"One Hundred Titles for Reading and Sharing" selection
A Note From Neil

More then ten years ago I started to write a children’s book. It was for my daughter, Holly, who was five years old. I wanted it to have a girl as a heroine, and I wanted it to be refreshingly creepy.

I started to write a story about a girl named Coraline. I thought that the story would be five or ten pages long. The story itself had other plans....

It was a story, I learned when people began to read it, that children experienced as an adventure, but which gave adults nightmares. It's the strangest book I've written, it took the longest time to write, and it's the book I'm proudest of.


Q&A with Neil

Q: Have you ever thought of writing a sequel to CORALINE?
A: Not really. It would have to be as good as CORALINE, for a start, and not something we’ve seen told again.

Q: How can the Other Mother see with button eyes?
A: Very well.

Q: How did you come up with button eyes from the story CORALINE?
A: Argh. I do not know. They just seemed right.

Q: I’ve noticed that with CORALINE and MIRROR MASK, both stories have to do with girls in a world unbeknown to them. Do the two stories relate?
A: Not really. The story in MIRROR MASK is Dave McKean’s, a dream he had that he wanted to tell as a story.

Q: How did you think up the name "Coraline"?
A: It was from typing “Caroline” and it coming out wrong. Larry Niven, the science fiction author, said in an essay that writers should treasure their typing mistakes. Once I typed it, I knew it was somebody’s name, and I wanted to know what happened to her.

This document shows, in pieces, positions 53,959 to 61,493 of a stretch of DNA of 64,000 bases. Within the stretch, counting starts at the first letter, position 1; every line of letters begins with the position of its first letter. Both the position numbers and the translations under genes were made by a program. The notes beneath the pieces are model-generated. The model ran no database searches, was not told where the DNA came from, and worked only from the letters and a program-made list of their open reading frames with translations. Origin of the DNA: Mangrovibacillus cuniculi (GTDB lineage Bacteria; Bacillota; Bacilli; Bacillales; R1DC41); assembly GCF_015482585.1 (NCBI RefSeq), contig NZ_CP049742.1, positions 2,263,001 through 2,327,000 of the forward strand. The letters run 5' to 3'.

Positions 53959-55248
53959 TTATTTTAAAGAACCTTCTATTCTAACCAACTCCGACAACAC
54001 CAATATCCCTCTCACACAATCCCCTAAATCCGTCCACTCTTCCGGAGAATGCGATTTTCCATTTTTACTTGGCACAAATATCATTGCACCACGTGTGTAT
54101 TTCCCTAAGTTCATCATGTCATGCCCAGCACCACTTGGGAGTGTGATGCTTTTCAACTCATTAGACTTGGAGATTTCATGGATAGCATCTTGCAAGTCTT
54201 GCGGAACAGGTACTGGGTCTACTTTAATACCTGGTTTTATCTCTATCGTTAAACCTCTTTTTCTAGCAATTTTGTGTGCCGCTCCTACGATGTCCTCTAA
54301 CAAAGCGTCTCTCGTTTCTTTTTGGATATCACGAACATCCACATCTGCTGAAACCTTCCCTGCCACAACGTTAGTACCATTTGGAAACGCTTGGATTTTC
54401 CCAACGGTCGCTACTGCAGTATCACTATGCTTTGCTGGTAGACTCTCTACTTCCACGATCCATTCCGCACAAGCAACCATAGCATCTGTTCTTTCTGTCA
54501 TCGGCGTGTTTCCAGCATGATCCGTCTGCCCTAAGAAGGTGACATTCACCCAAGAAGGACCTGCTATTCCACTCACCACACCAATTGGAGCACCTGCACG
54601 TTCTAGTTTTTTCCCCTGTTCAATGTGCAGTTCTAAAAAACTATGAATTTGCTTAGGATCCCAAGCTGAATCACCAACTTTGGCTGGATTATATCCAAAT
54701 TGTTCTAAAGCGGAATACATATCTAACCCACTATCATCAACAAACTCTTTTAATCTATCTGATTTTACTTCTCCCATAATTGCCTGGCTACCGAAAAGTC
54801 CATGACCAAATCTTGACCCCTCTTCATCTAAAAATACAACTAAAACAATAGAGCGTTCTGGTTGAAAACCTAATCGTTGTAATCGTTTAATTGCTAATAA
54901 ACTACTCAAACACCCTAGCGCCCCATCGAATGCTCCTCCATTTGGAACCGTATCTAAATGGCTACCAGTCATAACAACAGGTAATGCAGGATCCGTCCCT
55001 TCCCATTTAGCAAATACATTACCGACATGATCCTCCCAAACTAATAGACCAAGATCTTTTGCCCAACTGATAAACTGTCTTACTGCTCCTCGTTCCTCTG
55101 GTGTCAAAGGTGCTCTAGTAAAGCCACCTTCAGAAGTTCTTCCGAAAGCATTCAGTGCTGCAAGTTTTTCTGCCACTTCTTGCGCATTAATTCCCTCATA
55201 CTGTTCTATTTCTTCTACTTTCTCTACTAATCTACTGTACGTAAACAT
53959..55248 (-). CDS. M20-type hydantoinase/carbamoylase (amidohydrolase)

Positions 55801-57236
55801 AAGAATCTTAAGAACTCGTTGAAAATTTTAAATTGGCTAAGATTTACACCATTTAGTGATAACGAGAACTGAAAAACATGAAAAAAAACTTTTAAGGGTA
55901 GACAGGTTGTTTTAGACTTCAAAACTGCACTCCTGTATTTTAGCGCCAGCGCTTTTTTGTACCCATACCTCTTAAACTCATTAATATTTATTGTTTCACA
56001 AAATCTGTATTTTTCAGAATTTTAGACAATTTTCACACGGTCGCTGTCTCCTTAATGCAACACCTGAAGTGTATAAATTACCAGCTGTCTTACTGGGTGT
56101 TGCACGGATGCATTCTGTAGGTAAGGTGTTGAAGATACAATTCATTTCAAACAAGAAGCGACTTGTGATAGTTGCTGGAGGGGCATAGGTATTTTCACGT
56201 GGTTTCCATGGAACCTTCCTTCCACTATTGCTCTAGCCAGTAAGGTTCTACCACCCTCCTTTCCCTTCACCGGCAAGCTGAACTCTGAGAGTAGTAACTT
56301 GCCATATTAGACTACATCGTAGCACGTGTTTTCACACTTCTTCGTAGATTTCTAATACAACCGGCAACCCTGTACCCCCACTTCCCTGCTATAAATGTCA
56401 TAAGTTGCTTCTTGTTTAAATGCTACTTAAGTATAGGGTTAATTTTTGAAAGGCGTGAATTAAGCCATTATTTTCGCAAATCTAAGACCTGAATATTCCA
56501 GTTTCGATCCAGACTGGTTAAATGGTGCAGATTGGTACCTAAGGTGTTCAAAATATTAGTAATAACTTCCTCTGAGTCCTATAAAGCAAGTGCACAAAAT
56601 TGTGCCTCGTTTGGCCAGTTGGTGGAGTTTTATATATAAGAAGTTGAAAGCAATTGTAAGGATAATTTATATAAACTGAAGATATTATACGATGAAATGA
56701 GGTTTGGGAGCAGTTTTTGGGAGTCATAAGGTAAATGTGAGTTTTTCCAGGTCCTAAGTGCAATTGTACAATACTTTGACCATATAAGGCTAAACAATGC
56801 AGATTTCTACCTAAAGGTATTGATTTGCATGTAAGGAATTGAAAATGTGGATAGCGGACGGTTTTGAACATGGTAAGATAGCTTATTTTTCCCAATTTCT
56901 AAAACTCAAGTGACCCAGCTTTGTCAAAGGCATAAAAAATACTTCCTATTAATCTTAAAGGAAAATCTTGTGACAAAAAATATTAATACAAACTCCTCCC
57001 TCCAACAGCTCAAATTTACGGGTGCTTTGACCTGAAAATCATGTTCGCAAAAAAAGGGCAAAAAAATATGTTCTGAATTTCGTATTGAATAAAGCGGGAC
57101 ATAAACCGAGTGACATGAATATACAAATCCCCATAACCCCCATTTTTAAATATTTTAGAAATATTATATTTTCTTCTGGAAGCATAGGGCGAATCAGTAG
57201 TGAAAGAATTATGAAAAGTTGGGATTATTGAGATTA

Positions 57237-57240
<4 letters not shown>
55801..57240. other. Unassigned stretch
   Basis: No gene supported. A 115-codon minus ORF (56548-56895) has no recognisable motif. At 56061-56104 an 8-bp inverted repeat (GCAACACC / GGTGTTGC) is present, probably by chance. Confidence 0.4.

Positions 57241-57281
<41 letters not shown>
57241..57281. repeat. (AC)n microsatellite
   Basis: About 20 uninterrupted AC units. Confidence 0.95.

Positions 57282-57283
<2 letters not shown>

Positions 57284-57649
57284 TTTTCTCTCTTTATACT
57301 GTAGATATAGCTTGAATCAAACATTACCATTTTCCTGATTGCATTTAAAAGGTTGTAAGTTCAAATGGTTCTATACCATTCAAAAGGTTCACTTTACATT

I recently discovered it was actually a real name, although it’s not been used much in English-speaking countries for a long time. And, at the turn of the last century, it was a name for a brand of corset.

Q: Coraline is called "A Fairy Tale". Do you really believe in fairies?
A: Well, the only fairy in Coraline has been dead for hundreds of years, and some people read the book and never notice her at all. Coraline’s a fairy tale in the same way that Hansel and Gretel is a fairy tale.

As for believing in fairies ... many years ago I wrote the copyright notice for a comic called The Books of Magic, in which I said words to the effect of “All the characters, human or otherwise, are imaginary, excepting only certain of the faerie folk, whom it might be unwise to offend by casting doubts on their existence. Or lack thereof.”   A position I still wholeheartedly support and defend.

Q: Did your parents insist on cooking "recipes" rather than regular food?
A: Actually, that was me that did that, and I stole that aspect of Coraline from my son Mike, when he was young, and still called Mikey. If ever I made anything adventurous he’d shake his head and say, “Dad, you’ve made a recipe, haven’t you?” and he’d head off to the freezer compartment to find a box of microwaveable french fries.

Whenever we’d go out to eat he’d order peanut-butter and jelly sandwiches, until one day a waiter persuaded him to explore the rest of the menu, and he’s never looked back.

Q: How did you deal with long, boring, rainy days in the school holidays?
A: Well, on the good ones I’d get someone to drop me off at the local library, and I’d read. On the bad ones I’d stare out of the window and wonder what to do, and eventually wind up rereading the Narnia books.

Q: What was the door that you were most scared to go through?